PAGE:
3374make an awful lot of difference to the suspension.
3375
3376It should have fallen apart miles back.
3377
3c55f444
MT
3378=head2 v5.13.2 - Iain M Banks, "Use of Weapons"
3379
2831a86c
ZA
3380L<Announced on 2010-06-22 by Matt S Trout|http://www.nntp.perl.org/group/perl.perl5.porters/2010/06/msg161112.html>
3381
51caa79e
DG
3382We deal in the moral equivalent of black holes, where the normal laws -
3383the rules of right and wrong that people imagine apply everywhere else
3384in the universe - break down; beyond those metaphysical event-horizons,
3c55f444
MT
3385there exist ... special circumstances.
3386
3387=head2 v5.13.1 - Miguel de Unamuno, "The Sepulchre of Don Quixote"
d069c093 3388
2831a86c
ZA
3389L<Announced on 2010-05-20 by Ricardo Signes|http://www.nntp.perl.org/group/perl.perl5.porters/2010/05/msg160275.html>
3390
d069c093
RS
3391And if anyone shall come to you and say that he knows how to construct
3392bridges and that perhaps a time will come when you will wish to avail
3393yourself of his science in order to cross over a river, out with him! Out
3394with the engineer! Rivers will be crossed by wading or swimming them, even
3395if half the crusaders drown themselves. Let the engineer go off and build
3396bridges somewhere else, where they are badly wanted. For those who go in
3397quest of the sepulchre, faith is bridge enough.
3398
c7bed260
Z
3399=head2 v5.13.0 - Jules Verne, "A Journey to the Centre of the Earth"
3400
3401L<Announced on 2010-04-20 by LE<0xe9>on Brocard|http://www.nntp.perl.org/group/perl.perl5.porters/2010/04/msg159275.html>
3402
3403The heat still remained at quite a supportable degree. With an
3404involuntary shudder, I reflected on what the heat must have been
3405when the volcano of Sneffels was pouring its smoke, flames, and
3406streams of boiling lava -- all of which must have come up by the
3407road we were now following. I could imagine the torrents of hot
3408seething stone darting on, bubbling up with accompaniments of
3409smoke, steam, and sulphurous stench!
3410
3411"Only to think of the consequences," I mused, "if the old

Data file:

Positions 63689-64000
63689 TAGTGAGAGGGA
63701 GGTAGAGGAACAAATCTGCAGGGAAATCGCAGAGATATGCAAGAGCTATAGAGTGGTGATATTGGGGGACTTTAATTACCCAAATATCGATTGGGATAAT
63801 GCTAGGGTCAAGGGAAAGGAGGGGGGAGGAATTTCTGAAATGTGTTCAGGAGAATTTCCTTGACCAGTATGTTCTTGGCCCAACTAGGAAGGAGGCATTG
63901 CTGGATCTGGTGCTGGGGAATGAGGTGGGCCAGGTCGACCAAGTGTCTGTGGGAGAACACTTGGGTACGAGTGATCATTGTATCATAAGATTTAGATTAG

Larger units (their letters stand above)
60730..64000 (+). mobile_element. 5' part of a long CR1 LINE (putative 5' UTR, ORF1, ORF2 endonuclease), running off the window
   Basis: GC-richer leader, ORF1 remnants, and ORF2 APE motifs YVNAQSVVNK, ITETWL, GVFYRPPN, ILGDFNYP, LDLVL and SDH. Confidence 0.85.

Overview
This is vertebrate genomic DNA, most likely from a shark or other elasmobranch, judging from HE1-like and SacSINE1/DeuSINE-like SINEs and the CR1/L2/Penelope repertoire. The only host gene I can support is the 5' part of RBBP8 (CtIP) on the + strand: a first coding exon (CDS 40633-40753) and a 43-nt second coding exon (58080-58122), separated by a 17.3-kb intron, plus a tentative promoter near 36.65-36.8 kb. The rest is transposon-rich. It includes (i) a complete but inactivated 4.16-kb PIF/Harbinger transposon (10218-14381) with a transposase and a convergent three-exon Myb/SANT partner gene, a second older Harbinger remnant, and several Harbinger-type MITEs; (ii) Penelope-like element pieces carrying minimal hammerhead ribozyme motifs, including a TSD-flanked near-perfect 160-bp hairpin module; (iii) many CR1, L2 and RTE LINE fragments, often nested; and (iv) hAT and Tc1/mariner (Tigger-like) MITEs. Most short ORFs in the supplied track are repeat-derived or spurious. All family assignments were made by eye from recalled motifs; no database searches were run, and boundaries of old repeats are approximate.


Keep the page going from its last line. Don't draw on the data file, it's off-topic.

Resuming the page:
3412volcano were once more to set to work."
3413
c682aa67
SH
3414=head2 v5.12.5 - William Shakespeare, "Measure for Measure"
3415
3416L<Announced on 2012-11-10 by Dominic Hargreaves|http://www.nntp.perl.org/group/perl.perl5.porters/2012/11/msg195171.html>
3417
3418 Music oft hath such a charm
3419 To make bad good, and good provoke to harm.
3420
3421=head2 v5.12.4 - William Schwenck Gilbert, "Trial By Jury"
3422
3423L<Announced on 2011-06-20 by Leon Brocard|http://www.nntp.perl.org/group/perl.perl5.porters/2011/06/msg173725.html>
3424
3425 You cannot eat breakfast all day,
3426 Nor is it the act of a sinner,
3427 When breakfast is taken away,
3428 To turn his attention to dinner;
3429 And it's not in the range of belief,
3430 To look upon him as a glutton,
3431 Who, when he is tired of beef,
3432 Determines to tackle the mutton.
3433 Ah! But this I am willing to say,
3434 If it will appease her sorrow,
3435 I'll marry this lady today,
3436 And I'll marry the other tomorrow!
3437
3438=head2 v5.12.4-RC2 - James Russell Lowell, "Eleanor makes macaroons"
3439
3440L<Announced on 2011-06-15 by Leon Brocard|http://www.nntp.perl.org/group/perl.perl5.porters/2011/06/msg173609.html>
3441
3442 Now for sugar, -- nay, our plan
3443 Tolerates no work of man.
3444 Hurry, then, ye golden bees;
3445 Fetch your clearest honey, please,
3446 Garnered on a Yorkshire moor,
3447 While the last larks sing and soar,
3448 From the heather-blossoms sweet
3449 Where sea-breeze and sunshine meet,
3450 And the Augusts mask as Junes, --
3451 Eleanor makes macaroons!
3452
3453=head2 v5.12.4-RC1 - Ogden Nash, "The Clean Plater"
3454
3455L<Announced on 2011-06-08 by Leon Brocard|http://www.nntp.perl.org/group/perl.perl5.porters/2011/06/msg173352.html>
3456
3457 Pheasant is pleasant, of course,
3458 And terrapin, too, is tasty,
3459 Lobster I freely endorse,
3460 In pate or patty or pasty.
3461 But there's nothing the matter with butter,
3462 And nothing the matter with jam,
3463 And the warmest greetings I utter
3464 To the ham and the yam and the clam.
3465 For they're food,
3466 All food,
3467 And I think very fondly of food.
3468 Through I'm broody at times
3469 When bothered by rhymes,
3470 I brood
3471 On food.
3472
c7bed260
Z
3473=head2 v5.12.3 - Howard W. Campbell, Jr., "Reflections on Not Participating in Current Events"
3474
3475L<Announced on 2011-01-21 by Ricardo Signes|http://www.nntp.perl.org/group/perl.perl5.porters/2011/01/msg168368.html>
3476
3477 I saw a huge steam roller,
3478 It blotted out the sun.
3479 The people all lay down, lay down;
3480 They did not try to run.
3481 My love and I, we looked amazed
3482 Upon the gory mystery.
3483 'Lie down, lie down!' the people cried.
3484 'The great machine is history!'
3485 My love and I, we ran away,
3486 The engine did not find us.
3487 We ran up to a mountain top,
3488 Left history far behind us.
3489 Perhaps we should have stayed and died,
3490 But somehow we don't think so.
3491 We went to see where history'd been,
3492 And my, the dead did stink so.
3493
3494=head2 v5.12.2 - William Gibson, "Pattern Recognition"
3495
3496L<Announced on 2010-09-06 by Jesse Vincent|http://www.nntp.perl.org/group/perl.perl5.porters/2010/09/msg163852.html>
3497
3498CPUs. Cayce Pollard Units. That's what Damien calls the clothing
3499she wears. CPUs are either black, white, or gray, and ideally
3500seem to have come into this world without human intervention.
3501
3502What people take for relentless minimalism is a side effect
3503of too much exposure to the reactor-cores of fashion. This